Blonde Ignition!

When Paul knew of  ‘The Lola Boys’ Summer Season Andrew had carefully thrown together, he was so severely shocked he went blonde overnight!

Work! Surely not!

He realised he must have habituated to the vagabond lifestyle they had both adopted intermittently for the past few years.  He and his partner split their time between continents and condiments. Straining their palates and patience adventuring in  Southern Europe and South East Asia.   Now, the very thought of staying put for even a relatively short period, appalled Paul. He still dreamt  of visa runs and dodgy bus trips.

He knew this to be a highly capricious trait!

He’d first recognised this fervent wanderlust, which trekked doggedly ‘cross the rocky terrain of his juvenile brain when he was in that very state.

Doggedly juvenile !

He could vividly remember his thirteen year old self laying in bed. Unmade. T’ween teenage sheets. Fantasising of volcanic eruptions and highway robbery, (both preferably involving Adam Ant !)

Paul could remember standing and delivering on many an occasion during his fruity salad days, his inner highwayman robbing him of many an hour on the hairy road to manhood!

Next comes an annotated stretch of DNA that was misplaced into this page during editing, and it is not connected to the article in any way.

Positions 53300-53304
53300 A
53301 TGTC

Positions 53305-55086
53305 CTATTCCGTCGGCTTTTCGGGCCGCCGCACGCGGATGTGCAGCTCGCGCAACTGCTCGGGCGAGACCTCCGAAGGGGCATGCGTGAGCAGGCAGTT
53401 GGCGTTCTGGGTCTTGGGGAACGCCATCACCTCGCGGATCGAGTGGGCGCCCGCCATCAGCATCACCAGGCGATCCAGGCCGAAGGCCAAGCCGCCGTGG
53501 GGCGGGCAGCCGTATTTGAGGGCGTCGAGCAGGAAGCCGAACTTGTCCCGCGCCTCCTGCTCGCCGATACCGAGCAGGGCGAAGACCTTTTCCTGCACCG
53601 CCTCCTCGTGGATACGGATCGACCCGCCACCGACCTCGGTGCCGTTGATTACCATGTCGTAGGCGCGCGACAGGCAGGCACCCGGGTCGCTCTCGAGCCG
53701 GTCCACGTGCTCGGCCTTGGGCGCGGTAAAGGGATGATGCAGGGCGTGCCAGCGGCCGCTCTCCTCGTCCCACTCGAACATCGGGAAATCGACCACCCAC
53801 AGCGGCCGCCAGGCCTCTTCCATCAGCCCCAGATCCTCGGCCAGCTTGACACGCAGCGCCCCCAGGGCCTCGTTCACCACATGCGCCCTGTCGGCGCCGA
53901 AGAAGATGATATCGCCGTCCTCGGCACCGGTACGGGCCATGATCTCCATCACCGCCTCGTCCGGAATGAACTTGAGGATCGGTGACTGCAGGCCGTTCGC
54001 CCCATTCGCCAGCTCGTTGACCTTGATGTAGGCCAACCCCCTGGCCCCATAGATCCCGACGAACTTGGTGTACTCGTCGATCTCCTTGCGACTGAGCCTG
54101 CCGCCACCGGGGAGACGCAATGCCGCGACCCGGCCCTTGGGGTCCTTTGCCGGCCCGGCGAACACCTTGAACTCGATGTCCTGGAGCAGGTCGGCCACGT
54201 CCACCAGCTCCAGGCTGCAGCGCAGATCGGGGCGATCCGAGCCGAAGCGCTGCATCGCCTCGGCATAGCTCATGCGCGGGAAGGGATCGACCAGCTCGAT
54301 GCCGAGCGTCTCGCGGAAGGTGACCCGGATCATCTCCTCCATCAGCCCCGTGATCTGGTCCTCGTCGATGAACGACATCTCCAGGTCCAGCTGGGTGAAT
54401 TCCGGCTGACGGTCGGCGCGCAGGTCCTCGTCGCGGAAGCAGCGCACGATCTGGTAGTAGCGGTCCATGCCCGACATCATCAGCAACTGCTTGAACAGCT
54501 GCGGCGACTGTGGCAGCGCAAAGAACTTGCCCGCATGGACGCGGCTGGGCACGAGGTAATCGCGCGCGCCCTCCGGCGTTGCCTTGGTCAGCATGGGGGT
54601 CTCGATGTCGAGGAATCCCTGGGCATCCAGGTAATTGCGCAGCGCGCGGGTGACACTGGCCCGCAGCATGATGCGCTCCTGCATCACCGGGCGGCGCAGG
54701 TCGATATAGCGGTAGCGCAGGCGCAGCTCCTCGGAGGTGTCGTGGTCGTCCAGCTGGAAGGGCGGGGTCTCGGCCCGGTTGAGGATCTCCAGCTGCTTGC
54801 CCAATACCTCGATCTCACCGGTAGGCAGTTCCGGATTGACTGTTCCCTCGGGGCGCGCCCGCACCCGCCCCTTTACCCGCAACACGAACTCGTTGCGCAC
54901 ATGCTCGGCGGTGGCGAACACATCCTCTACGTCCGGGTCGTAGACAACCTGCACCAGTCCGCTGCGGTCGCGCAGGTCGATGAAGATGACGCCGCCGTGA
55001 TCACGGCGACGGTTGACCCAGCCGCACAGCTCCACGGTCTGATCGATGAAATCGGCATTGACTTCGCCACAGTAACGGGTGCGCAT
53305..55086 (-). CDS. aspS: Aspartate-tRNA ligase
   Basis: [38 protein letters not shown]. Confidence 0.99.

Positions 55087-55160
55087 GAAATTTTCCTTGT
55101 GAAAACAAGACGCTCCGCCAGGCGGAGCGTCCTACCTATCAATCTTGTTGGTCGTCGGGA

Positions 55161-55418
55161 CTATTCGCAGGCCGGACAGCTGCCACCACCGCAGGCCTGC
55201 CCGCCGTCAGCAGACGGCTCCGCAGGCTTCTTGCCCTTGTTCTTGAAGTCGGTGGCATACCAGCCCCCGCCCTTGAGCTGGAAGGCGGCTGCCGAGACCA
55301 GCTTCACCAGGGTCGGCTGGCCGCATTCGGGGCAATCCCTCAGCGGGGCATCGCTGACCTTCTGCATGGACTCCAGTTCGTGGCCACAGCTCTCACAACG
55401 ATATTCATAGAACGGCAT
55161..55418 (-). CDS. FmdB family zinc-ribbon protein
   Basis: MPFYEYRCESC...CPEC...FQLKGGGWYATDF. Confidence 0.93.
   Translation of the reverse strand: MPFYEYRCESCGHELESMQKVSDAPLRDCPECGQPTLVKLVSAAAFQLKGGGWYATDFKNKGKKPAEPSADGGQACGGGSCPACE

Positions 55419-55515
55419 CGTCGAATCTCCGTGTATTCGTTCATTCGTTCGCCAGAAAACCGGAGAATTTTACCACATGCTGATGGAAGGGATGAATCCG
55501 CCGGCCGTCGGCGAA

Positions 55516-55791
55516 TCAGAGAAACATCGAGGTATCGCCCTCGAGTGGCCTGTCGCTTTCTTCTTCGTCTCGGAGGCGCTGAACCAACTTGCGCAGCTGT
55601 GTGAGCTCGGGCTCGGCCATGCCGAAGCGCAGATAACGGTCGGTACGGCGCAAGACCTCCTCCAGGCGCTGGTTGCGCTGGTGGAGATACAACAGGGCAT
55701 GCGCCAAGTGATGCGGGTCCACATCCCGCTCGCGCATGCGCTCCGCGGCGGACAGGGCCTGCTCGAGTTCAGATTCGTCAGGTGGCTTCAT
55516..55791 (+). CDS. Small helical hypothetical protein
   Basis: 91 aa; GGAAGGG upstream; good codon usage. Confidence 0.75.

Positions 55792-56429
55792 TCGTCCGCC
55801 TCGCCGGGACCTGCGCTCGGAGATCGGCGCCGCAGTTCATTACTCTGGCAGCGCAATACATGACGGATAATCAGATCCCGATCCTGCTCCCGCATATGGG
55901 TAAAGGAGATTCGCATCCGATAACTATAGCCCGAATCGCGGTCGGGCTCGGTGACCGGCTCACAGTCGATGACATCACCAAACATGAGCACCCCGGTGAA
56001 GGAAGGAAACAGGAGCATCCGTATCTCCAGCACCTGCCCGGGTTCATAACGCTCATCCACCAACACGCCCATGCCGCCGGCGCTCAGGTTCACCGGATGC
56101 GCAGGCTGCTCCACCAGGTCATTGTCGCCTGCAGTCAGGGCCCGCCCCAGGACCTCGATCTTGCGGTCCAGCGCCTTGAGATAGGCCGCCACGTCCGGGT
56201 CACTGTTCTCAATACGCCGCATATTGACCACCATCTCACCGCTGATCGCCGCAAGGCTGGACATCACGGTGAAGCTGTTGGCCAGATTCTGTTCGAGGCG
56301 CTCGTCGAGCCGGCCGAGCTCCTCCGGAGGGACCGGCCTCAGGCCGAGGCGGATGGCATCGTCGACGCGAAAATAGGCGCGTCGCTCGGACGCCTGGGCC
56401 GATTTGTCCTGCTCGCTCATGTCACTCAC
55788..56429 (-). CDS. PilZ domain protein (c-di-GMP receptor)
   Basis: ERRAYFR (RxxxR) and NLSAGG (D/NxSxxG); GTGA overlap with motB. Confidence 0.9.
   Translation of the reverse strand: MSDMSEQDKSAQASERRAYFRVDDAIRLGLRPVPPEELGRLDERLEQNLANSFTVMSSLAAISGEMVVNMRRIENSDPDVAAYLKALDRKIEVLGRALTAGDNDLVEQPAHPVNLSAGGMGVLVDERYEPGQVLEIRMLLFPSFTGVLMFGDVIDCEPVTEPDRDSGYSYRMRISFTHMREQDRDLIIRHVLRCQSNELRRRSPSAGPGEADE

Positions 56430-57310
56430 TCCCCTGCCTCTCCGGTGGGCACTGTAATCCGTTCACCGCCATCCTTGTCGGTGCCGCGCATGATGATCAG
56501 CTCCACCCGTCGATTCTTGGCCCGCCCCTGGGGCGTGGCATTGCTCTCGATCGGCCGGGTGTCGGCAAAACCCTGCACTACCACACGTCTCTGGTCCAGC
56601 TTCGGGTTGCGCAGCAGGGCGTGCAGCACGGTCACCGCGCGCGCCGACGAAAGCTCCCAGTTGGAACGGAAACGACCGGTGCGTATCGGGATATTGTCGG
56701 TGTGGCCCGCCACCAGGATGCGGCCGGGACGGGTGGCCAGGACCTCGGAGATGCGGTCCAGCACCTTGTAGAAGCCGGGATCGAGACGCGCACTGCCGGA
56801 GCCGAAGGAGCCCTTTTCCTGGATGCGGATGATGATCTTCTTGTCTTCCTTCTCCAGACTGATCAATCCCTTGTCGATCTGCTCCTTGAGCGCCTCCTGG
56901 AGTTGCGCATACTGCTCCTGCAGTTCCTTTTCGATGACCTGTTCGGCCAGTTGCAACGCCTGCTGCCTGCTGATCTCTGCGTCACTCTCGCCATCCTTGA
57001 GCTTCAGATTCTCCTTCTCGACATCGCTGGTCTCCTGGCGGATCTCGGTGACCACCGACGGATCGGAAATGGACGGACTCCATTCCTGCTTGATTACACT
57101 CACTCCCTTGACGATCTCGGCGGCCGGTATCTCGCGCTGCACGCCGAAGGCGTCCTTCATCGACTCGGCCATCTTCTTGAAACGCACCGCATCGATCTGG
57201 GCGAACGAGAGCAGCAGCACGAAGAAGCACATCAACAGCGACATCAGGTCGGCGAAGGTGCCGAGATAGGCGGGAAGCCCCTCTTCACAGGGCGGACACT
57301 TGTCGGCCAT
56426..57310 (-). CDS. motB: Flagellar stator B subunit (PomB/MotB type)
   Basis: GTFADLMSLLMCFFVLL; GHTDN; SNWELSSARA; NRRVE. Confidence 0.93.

But adult he now was, and ‘grown ups’ were meant to work for a living.

They should ‘man up’. Slip into the leatherette hot-pants and  head for the heels – rather than the hills.

Even if the latter might sometimes seem more appealing!

Since ‘The Boys’ return from the Far East Paul had yet to plant his feet anywhere near a surface which could be firmly described as firm-ish.

His step was a touch tentative.

He was conscious of not wanting to settle too comfortably on any one spot.

Not quite yet.

He wasn’t really a one for roots. Follically or geographically. He found solace in a change of scenery. He knew there was something terribly fairground about his attitude. He wondered if, amongst the gnarled branches of his twisted family tree, there lay a lost relative who’d once worked the ‘Waltzer’.

He wouldn’t be surprised.

His late father had always had a whiff of toffee apple about him and had never been shy when it came to throwing for coconuts! Raymond had also been somewhat itinerant, having dragged his young family from an Australian apartment in Sydney to a tiny caravan in an aunt’s Cornish back garden. Then on to a small council house in south London followed by a spate full of spats running a hotel in Bournemouth and then onwards, or rather, upwards, to a rather unfashionable part of The Lake District to become landlord of ‘The Greyhound Inn’. A local pub, for local people!

Very local people!